Le Moulin Rouge (meaning - The Red Mill) is a very famous cabaret club in the Montmartre area of Paris and is situated on a road called le boulevard de Clichy.
It was opened in 1889 - the same year as the completion of the Eiffel Tower!
The building is recognised by an imitation red windmill on its roof.
In the 1830s a dance known as the cancan first appeared in Parisian cabaret clubs. It was regularly performed at le Moulin Rouge. The cancan is a very energetic and acrobatic dance. It is performed by dancers dressed in frilly skirts who have to kick their legs high, perform cartwheels and the splits. They squeal and screech as they dance.
The word cancan means 'scandalous gossip'. In fact, the dance has always been considered most 'scandalous' because the dancers lift their petticoats and show their legs.
The famous artist Henri de Toulouse-Lautrec painted the dancers and scenes at le Moulin Rouge. The painting below is called La Troupe de Mlle. Eglantine, 1896.
The two most famous cancan dancers were Jane Avril and La Goulue. They were regular performers at le Moulin Rouge.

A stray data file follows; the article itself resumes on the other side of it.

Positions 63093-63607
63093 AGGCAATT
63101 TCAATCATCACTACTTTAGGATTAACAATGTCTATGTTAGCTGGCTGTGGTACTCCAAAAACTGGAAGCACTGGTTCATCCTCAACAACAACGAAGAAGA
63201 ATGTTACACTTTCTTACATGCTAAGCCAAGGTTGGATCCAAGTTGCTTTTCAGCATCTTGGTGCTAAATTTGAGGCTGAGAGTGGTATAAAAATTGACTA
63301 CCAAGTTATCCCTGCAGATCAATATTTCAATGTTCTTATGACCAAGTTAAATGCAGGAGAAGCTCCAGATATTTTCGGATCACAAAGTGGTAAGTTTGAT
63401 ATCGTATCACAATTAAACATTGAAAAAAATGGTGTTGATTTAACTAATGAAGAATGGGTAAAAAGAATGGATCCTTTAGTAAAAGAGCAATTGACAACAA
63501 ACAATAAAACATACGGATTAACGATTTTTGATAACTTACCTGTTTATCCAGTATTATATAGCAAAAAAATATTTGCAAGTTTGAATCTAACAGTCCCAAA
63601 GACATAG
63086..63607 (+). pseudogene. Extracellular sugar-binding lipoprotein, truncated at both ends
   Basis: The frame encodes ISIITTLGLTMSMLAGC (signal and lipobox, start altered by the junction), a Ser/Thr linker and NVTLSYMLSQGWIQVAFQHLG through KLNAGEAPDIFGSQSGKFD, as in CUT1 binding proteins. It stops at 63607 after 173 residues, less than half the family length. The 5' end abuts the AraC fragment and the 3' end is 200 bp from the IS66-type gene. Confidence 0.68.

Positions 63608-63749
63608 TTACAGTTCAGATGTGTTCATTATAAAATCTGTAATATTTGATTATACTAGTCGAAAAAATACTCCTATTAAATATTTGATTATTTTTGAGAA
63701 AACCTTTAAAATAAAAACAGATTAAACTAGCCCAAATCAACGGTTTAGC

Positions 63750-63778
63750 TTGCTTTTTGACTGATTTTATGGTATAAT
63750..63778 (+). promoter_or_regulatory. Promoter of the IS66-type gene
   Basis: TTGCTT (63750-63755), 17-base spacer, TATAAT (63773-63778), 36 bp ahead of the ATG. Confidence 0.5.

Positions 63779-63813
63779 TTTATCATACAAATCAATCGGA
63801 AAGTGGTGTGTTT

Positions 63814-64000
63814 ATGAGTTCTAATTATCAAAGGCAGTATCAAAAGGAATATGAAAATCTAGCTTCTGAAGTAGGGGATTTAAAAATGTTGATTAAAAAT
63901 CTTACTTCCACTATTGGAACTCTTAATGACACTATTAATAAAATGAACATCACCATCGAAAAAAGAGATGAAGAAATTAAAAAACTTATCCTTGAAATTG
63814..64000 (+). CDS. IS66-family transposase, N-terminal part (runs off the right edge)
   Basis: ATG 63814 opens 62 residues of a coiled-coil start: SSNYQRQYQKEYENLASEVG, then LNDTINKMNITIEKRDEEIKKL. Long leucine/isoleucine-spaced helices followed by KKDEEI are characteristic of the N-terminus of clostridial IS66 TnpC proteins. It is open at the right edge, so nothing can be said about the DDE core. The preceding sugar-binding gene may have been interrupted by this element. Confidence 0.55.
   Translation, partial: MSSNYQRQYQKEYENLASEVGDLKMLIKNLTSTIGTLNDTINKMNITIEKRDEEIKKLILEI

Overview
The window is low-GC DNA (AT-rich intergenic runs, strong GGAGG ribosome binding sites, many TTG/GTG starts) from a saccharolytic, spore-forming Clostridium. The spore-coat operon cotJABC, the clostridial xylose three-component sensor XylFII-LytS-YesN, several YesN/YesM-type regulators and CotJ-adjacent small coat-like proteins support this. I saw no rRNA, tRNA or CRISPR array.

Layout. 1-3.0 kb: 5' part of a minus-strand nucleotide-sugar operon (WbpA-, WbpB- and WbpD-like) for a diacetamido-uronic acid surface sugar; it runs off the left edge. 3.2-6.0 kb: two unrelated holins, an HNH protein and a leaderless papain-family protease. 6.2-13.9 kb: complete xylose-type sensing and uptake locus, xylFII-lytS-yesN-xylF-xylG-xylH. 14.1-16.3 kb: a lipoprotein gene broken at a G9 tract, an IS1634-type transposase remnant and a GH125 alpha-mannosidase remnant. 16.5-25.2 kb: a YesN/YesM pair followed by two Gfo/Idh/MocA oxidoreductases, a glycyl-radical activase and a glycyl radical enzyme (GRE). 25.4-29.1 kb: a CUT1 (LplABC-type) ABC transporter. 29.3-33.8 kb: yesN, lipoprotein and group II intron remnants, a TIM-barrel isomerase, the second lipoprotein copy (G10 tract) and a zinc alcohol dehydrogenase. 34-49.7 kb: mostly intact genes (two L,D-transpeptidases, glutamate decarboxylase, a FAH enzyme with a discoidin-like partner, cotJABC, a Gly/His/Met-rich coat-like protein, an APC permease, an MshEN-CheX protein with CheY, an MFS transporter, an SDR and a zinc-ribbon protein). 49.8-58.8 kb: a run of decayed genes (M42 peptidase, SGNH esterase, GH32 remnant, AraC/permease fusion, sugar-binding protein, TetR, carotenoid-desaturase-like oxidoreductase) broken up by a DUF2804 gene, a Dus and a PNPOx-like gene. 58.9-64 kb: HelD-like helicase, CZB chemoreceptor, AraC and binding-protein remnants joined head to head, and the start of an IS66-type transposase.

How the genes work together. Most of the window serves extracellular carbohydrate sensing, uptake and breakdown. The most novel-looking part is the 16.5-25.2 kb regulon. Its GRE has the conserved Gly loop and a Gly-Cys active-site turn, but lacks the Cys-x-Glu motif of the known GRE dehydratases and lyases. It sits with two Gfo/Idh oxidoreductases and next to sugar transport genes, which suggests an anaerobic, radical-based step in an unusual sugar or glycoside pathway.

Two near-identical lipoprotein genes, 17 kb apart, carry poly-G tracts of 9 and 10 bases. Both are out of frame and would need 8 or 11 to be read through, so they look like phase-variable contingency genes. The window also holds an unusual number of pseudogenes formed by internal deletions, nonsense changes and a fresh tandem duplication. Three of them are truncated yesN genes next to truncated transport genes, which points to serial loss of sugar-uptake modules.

Below (left) is a photo of La Goulue. Her real name was Louise Weber and she lived from 1866 to 1929. Below (right) is a photo of Jane Avril. Her real name was Jeanne Louise Beaudon and she lived from 1868 till 1943.
The most famous piece of music that is used to accompany the dancing of the cancan was composed by Jacques Offenbach in 1858.
It is called le Galop Infernal and it is from his operetta Orphée aux Enfers - Orpheus in the Underworld.
Click to listen.
A famous singer who regularly performed at le Moulin Rouge was Edith Piaf. She was very small and usually performed wearing a black dress. It was said that she looked like a little sparrow, so she was given the nickname 'La Môme Piaf' which means 'little sparrow' in Parisian slang.
One of the most famous songs performed by Edith Piaf is Je ne regrette rien (I regret nothing).
To listen to the track and to sing along click on the link below: